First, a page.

But what exactly is an 'underdog'? The dictionary will tell us that he or she is a person who is expected to lose in a conflict or contest; or a victim of social or political injustice. Someone, in other words, against whom the cards are stacked.

The classic 'top dog' vs. 'underdog' contest from antiquity is David vs. Goliath. The shepherd boy vs. the gigantic armoured warrior. David was the underdog, yes? Well, no.

In Malcolm Gladwell's fascinating treatise on underdogs and misfits, 'David & Goliath', the ever-intriguing Mr. Gladwell challenges some common assumptions - and in so doing, produces a provocative and inspirational piece of work.

But first, that famous duel in the valley of Elah. To understand why actually Goliath was the underdog, we have to know a little about ancient armies. They contained three types of combatants: cavalry, infantry, and projectile warriors - artillery, in modern parlance. The projectile warriors included 'slingers', who had a leather pouch attached on two sides by a strand of rope. The slinger would put a lead ball or rock into the pouch, swing it, then release with devastating force. The Romans even had a special set of tongs to remove rocks and balls that had become embedded in some poor soldier's body by a sling.

So there is Goliath, a heavy infantryman, weighed down by over a hundred pounds of armour, expecting a battle at close quarters (which he must surely win). Enter David who, sans armour, can run rings around the giant from a safe distance until one of his slingshots hits his opponent's vulnerable head. And so it proves. David has changed the rules of single combat.

"Goliath had as much chance against David," writes the historian Robert Dohrenwend, "as any Bronze Age warrior with a sword would have against an opponent armed with a .45 automatic pistol." FYI, a typical-size stone hurled by an expert slinger at a distance of thirty-five metres would have the stopping power equivalent to a fair-size modern handgun - a velocity of around thirty-four metres per second.

So... underdogs. Want to rethink your definitions?

Gladwell's book is packed with interesting examples of how strengths can beget weaknesses, and vice versa - and some canny observations on the limits of power.

It is well worth an afternoon of anyone's time.

Anyone for single combat?

Sunday, November 9, 2014

Chaos, of One Sort or Another

It's out! Oh, yes!

'Chaos Is Come Again' is a rather loony experiment of mine.

Nothing new there, I hear you mutter.

About eighteen months ago, I tripped over a fellow writer by the name of Fiona Quinn while I was working in Dubai. Of course, I didn't literally trip over her. She wasn't lying on the street like a Sleeping Policeman or a discarded prophylactic. No, I found her purely by chance one evening while I was looking on the Internet for some half-decent pornography to download.

OK, 'half-decent pornography' is a contradiction in terms.

Are you going to shut up and let me get on with this story?

(Voices in your head can be so annoying, don't you think? Oh. You don't have them. Ah.)


Fiona and I got chatting and somehow agreed to co-author a novel, despite the fact that we had never met in person and were never likely to before the book was published. (She claims to have evidence this nutty idea was mine, but I have my doubts.)

So, eighteen months later, here we are. The start of writing of 'Chaos' was delayed until May this year due to other commitments on both our parts, but once we divided up the workload and knuckled down, there was no stopping us.

Now the book's out and we still haven't met. Maybe that's a good thing. If we did, we might irritate the crap out of each other. As it is we can each still entertain whimsical literary fantasies about our writing partner.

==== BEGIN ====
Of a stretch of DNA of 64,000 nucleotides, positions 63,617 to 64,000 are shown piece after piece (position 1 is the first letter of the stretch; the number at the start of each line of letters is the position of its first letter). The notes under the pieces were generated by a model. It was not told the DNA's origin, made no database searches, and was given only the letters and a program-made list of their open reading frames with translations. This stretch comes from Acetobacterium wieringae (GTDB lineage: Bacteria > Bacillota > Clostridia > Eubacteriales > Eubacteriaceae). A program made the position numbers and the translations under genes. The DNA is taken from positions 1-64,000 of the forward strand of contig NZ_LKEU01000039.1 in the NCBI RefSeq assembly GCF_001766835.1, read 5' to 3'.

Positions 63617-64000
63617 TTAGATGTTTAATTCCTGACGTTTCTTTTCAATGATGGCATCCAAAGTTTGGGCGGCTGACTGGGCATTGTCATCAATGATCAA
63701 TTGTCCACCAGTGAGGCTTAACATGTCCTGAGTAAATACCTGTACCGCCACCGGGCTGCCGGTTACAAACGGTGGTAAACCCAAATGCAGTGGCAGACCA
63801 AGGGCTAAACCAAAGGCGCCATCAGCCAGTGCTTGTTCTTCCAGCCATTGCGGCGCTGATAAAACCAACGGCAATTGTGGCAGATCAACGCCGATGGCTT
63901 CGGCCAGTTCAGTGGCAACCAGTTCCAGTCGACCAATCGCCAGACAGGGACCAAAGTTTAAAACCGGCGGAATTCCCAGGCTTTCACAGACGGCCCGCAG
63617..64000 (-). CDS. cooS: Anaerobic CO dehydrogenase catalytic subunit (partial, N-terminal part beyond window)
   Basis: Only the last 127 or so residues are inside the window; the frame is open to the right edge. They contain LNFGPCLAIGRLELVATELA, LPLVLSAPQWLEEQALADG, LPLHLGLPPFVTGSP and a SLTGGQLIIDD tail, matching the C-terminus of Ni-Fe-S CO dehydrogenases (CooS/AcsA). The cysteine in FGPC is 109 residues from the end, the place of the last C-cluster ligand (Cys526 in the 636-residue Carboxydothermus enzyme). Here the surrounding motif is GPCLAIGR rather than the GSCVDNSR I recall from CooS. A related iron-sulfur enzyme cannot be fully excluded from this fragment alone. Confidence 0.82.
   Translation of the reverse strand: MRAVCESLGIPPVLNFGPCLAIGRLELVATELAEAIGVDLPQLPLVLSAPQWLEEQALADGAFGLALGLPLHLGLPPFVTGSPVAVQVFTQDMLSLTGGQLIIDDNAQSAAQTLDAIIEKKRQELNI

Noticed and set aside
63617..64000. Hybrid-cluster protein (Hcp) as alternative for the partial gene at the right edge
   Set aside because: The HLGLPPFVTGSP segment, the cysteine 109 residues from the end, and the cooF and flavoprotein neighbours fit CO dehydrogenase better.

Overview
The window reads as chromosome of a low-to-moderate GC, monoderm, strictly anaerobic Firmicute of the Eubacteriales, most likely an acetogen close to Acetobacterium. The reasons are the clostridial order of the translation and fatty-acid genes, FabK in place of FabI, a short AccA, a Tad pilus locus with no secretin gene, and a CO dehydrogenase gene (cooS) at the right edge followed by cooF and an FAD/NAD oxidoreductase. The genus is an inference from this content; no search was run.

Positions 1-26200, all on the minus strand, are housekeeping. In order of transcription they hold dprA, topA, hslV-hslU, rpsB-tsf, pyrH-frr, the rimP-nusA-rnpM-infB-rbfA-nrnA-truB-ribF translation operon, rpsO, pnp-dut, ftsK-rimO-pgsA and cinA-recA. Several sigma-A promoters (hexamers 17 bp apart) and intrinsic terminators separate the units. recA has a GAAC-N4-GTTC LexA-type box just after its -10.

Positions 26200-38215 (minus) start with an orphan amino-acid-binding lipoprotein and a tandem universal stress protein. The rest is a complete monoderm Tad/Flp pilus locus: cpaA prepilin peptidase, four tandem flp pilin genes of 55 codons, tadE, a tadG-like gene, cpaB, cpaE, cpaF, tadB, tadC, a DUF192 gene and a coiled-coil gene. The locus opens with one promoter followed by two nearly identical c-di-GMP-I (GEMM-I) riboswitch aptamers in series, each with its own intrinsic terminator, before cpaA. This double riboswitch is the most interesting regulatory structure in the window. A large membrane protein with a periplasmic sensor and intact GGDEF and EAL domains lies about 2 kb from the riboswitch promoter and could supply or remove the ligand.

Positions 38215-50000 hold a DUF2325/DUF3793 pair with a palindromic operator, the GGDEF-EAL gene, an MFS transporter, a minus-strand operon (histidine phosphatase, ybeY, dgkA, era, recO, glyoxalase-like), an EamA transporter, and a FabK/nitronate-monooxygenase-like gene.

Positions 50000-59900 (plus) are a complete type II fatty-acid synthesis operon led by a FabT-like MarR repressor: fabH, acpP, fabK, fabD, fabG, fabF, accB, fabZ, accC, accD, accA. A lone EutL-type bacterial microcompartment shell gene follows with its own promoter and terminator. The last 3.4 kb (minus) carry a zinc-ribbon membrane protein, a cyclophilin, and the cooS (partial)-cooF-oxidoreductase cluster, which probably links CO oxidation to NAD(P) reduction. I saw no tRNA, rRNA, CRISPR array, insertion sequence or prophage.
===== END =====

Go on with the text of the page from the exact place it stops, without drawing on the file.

Go take a look at this monstrous collaboration, a psychological suspense like no other, in my humble opinion. Laced with irreverent humour (most of which is VERY un-PC and some of it is rather blasphemous), stuffed to the gills with weird and wacky characters, 'Chaos' is quite unlike anything that either Fiona or I have written before.

Make up your own mind about this writing experiment. Blurb and buy links are set out below. And don't forget, on Amazon you can 'Look Inside' for a taster of the book before you part with your hard-earned (or possibly embezzled) cash.

Sean hears voices in his head.
Travis snorts cocaine.
Teagan thinks she's the next Lady Gaga.
Avery has the boss from Hell, and a mother with dementia.
And Goose thinks he can catch a serial killer.

'Chaos Is Come Again' is a psychological suspense, a mystery, and a love story - laced with irreverent humour and viewed through the lens of obsession.

WARNING: Contains references to Judas Iscariot, a dwarf, and a performing monkey.

To buy or read an extract on Amazon click HERE for USA or HERE for UK. It's also available on all other Amazon sites worldwide.

Sunday, November 2, 2014

Why You Don't Need to Worry About the End of the World

I got a bit depressed last week after reading an article in a science magazine. Apparently, our galaxy - the Milky Way - is just about to get swallowed up by Andromeda. Of course, 'just about to' in cosmic terms means in another 5 billion years. A scientist friend of mine then reassured me that our own sun would already have gone super nova by then anyway. So unless we've found a way to transfer human consciousness into a body more suited for interstellar travel by then, we'll already be cinders.

I decided to undertake a straw poll of Armageddon countdown scenarios for our species.

A philosopher says civilisation will have disintegrated by the end of this century, and cannibalism will be rife among the animalistic survivors.

The environmentalists say global warming will screw us by 2050.

Some medical folks believe antibiotics will prove ineffective against a worldwide super bug within 20 years.

My wife tells me I don't need to worry about any of these things because if I don't get the outside wall painted in the next few days, she is going to kill me. 

Strangely enough, the brand label on the paint tin is 'Andromeda'.

Funny how things connect, isn't it?